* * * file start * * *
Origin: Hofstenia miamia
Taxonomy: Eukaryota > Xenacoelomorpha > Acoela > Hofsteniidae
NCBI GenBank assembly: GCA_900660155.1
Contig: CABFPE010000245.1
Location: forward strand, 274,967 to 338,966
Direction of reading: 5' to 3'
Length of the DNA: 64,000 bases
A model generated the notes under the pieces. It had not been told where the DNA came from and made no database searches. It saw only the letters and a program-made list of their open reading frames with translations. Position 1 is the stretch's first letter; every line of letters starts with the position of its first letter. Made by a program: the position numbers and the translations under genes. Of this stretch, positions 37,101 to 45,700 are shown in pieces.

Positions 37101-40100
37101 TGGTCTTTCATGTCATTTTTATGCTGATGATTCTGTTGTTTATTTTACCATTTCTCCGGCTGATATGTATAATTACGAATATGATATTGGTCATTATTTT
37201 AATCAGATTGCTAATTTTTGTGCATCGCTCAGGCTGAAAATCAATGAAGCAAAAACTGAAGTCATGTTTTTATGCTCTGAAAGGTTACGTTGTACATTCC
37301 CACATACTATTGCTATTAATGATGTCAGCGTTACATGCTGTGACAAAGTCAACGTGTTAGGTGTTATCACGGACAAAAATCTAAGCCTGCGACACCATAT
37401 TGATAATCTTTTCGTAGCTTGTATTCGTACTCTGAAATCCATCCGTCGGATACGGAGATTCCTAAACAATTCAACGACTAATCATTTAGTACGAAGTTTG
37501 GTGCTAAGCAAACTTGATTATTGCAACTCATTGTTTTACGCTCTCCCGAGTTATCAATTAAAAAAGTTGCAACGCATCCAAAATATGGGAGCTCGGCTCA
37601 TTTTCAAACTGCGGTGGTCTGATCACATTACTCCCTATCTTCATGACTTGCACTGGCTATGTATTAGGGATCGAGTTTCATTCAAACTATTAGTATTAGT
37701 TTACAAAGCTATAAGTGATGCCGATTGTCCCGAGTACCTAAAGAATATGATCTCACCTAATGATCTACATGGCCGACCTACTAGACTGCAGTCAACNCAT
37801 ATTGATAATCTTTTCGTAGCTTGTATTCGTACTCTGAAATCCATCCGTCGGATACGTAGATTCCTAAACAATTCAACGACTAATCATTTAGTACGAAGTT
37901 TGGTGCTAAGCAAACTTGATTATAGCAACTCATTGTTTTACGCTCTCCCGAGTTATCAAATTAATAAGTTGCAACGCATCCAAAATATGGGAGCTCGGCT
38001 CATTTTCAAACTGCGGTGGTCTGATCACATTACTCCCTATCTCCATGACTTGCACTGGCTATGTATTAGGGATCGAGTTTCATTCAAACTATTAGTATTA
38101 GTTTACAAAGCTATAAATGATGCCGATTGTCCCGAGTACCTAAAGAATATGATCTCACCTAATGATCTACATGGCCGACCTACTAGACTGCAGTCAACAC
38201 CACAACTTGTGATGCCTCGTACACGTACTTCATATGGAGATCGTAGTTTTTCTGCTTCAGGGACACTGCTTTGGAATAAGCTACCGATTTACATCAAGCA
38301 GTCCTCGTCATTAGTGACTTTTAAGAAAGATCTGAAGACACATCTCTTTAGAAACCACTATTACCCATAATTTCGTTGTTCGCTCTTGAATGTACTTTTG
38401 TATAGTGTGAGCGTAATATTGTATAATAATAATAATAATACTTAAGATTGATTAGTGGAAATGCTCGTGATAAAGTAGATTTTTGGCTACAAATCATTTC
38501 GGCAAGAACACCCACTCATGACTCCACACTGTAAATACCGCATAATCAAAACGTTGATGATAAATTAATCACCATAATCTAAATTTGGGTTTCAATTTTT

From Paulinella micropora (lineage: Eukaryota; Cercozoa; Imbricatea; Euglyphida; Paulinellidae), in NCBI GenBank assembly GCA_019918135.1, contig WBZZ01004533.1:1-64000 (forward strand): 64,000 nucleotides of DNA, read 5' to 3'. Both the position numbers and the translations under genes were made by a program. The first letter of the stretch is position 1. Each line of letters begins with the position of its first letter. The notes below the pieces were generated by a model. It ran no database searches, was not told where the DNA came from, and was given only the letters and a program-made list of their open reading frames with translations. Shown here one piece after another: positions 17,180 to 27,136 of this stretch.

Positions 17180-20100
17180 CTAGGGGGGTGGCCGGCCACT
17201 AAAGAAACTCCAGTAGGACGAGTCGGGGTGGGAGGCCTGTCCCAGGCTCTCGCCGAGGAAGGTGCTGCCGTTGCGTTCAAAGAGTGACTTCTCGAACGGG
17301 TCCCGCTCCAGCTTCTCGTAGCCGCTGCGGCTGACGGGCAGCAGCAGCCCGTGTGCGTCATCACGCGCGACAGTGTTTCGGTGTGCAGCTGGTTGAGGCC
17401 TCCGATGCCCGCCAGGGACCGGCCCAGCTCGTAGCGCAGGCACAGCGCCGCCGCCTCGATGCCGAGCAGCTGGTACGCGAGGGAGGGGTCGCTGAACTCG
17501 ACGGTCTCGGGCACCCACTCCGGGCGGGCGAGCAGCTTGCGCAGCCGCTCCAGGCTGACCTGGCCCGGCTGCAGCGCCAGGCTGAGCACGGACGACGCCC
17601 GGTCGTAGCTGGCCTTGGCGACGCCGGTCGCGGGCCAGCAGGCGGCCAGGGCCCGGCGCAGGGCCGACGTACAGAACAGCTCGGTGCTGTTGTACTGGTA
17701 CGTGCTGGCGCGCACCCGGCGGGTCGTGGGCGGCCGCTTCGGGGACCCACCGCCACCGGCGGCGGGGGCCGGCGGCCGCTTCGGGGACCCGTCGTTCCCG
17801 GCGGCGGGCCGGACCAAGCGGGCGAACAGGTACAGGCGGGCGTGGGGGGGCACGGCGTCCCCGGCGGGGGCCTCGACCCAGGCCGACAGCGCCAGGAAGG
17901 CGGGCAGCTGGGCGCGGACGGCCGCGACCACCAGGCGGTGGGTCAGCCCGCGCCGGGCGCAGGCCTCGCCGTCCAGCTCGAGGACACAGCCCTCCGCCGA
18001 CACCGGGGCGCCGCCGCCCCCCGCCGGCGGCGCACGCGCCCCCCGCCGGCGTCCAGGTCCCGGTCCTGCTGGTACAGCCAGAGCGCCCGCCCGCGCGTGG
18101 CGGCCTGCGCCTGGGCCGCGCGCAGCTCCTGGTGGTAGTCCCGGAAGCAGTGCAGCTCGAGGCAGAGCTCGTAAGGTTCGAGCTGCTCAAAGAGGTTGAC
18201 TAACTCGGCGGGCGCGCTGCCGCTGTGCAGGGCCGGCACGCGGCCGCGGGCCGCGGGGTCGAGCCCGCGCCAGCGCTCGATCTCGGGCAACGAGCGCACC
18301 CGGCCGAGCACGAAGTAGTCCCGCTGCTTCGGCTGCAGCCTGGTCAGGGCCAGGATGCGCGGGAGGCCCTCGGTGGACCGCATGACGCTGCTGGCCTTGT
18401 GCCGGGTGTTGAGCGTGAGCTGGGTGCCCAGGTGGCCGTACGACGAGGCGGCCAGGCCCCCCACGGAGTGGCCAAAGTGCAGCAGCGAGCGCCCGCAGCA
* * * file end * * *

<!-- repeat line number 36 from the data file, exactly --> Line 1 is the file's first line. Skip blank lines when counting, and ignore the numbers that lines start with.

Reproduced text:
18001 CACCGGGGCGCCGCCGCCCCCCGCCGGCGGCGCACGCGCCCCCCGCCGGCGTCCAGGTCCCGGTCCTGCTGGTACAGCCAGAGCGCCCGCCCGCGCGTGG